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Study Investigates ‘Landscape of Fear’ with Sharks and Turtles


Special to UM News

SharksandTurtles_GraphicMIAMI, Fla. (July 23, 2015)–Scientists at the Rosenstiel School of Marine and Atmospheric Science and the Abess Center for Ecosystem Science and Policy who examined predator-prey interactions between tiger sharks and sea turtles in the northwestern Atlantic Ocean found that tiger sharks alter their movements to take advantage of nesting turtles.

The research team used long-term satellite tagging data from large tiger sharks and adult female loggerhead sea turtles—common prey of tiger sharks—to examine their movement patterns and evaluate if turtles modify their behaviors to reduce their chances of a shark attack when turtle and shark home ranges overlapped.

The study revealed that tiger sharks undergo seasonal movements to take advantage of the turtles nesting off the Carolinas during the summer. Tiger sharks are ambush predators, primarily attacking surfacing turtles from below. In theory, loggerhead turtles should reduce their exposure at the surface in regions of high habitat overlap with tiger sharks. However, surprisingly, the researchers found that when shark-turtle overlap in the study region was high, turtles did not alter surfacing behavior to reduce the risk. But sharks did exhibit modified surfacing behavior believed to enhance predation opportunity.

“We suggest that sharks may not be an important factor influencing the movements of turtles,” said Neil Hammerschlag, research assistant professor at the Rosenstiel School and Abess Center. “In fact, it is possible that fishing of tiger sharks in our study area has reduced their populations to levels that no longer pose a significant threat to turtles at the individual level, with other factors becoming more important for turtles, such as the need to avoid boat strikes, which is a huge threat to turtle survival.”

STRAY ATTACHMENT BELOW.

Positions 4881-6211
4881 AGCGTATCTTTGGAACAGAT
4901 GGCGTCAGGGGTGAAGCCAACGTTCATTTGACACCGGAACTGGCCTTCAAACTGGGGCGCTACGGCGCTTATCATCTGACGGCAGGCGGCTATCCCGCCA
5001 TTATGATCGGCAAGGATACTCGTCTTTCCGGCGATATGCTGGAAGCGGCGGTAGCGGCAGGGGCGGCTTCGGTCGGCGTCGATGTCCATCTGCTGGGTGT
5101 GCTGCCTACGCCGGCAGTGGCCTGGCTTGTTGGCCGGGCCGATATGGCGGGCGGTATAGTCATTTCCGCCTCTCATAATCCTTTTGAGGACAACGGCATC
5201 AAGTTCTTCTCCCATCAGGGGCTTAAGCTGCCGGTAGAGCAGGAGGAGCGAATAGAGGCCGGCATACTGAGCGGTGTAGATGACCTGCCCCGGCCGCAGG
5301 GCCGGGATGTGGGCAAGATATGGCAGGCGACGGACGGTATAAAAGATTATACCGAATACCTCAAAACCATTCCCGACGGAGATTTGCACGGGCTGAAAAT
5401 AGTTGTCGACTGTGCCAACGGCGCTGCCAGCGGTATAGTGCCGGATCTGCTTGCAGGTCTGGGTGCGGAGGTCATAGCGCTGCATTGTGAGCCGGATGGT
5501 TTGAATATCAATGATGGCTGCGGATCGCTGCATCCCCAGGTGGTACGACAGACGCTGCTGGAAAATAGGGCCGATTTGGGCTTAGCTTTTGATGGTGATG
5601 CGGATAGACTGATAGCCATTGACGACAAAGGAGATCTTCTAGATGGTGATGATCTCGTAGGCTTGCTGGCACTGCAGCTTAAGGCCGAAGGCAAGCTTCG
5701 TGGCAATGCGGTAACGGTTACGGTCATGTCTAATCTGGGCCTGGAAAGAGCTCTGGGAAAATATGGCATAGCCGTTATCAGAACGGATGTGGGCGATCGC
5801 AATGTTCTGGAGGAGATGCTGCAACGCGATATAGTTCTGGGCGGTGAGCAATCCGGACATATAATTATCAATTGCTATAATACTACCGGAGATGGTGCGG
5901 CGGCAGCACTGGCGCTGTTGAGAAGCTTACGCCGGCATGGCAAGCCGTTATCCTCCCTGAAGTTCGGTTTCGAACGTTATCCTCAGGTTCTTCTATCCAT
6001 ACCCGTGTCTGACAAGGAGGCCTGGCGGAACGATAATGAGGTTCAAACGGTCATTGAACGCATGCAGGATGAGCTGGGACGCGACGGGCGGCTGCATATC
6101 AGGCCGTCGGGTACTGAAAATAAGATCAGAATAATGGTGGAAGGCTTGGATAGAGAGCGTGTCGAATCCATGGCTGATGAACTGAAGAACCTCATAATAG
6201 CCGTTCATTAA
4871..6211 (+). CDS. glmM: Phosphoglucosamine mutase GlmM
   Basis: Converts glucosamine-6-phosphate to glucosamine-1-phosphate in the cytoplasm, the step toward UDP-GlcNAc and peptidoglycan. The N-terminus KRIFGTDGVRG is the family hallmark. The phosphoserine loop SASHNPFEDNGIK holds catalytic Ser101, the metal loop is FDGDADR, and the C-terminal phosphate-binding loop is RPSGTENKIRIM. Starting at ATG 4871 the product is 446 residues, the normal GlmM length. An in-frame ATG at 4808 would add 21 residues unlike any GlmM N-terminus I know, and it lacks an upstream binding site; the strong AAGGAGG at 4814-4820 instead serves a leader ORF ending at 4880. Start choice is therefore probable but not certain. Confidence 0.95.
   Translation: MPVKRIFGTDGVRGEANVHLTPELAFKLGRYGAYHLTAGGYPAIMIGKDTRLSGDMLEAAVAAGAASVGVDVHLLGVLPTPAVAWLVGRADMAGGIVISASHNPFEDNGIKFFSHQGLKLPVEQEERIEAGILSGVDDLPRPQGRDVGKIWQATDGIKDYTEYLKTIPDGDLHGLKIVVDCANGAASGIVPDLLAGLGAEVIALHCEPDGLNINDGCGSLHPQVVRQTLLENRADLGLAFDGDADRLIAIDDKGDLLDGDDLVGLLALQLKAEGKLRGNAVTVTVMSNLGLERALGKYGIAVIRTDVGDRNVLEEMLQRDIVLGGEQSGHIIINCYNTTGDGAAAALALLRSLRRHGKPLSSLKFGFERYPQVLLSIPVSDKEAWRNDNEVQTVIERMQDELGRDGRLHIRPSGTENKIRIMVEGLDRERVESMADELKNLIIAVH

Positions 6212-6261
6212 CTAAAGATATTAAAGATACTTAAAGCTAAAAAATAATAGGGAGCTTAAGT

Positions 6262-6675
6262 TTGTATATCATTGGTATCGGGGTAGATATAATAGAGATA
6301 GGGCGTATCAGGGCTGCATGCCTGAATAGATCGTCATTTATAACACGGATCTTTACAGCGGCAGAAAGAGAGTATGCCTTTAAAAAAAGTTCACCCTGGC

The study is one of the first to test if the “landscape of fear” model, a scientific theory used to explain how animals move and interact with the environment based on their fear of being attacked by their predators, is applicable to large open marine systems involving wide-ranging species, like sharks and turtles.

“This is one of the first studies to compare the large-scale, long-term movements of sea turtles with their natural predators, tiger sharks,” said study co-author Lucy Hawkes of the University of Exeter’s Centre for Ecology and Conservation.

“These data are essential for setting and prioritizing marine protection for these species, which are both of conservation concern,” said another co-author, Matthew Witt of the University of Exeter’s Environment and Sustainability Unit.

The study, titled “Evaluating the landscape of fear between apex predatory sharks and mobile sea turtles across a large dynamic seascape,” was published in the July 23 online edition of the journal Ecology. Other co-authors include Kyra Hartog and Emily Rose Nelson of the University of Miami; Annette C. Broderick and Brendan J. Godley of the University of Exeter; John W. Coker, DuBose B. Griffin, Sally R. Murphy, and Thomas M. Murphy of the South Carolina Department of Natural Resources; Michael S. Coyne of SeaTurtle.org; Mark Dodd of the Georgia Department of Natural Resources; Michael G. Frick of the University of Florida’s Archie Carr Center for Sea Turtle Research; Kristina L. Williams of the Savannah Science Museum’s Caretta Research Project; and Matthew H. Godfrey of the North Carolina Wildlife Resources Commission.

 

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Researcher Helps Provide Better Forecasts to U.S. Navy

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Researcher Helps Provide Better Forecasts to U.S. Navy


Special to UM News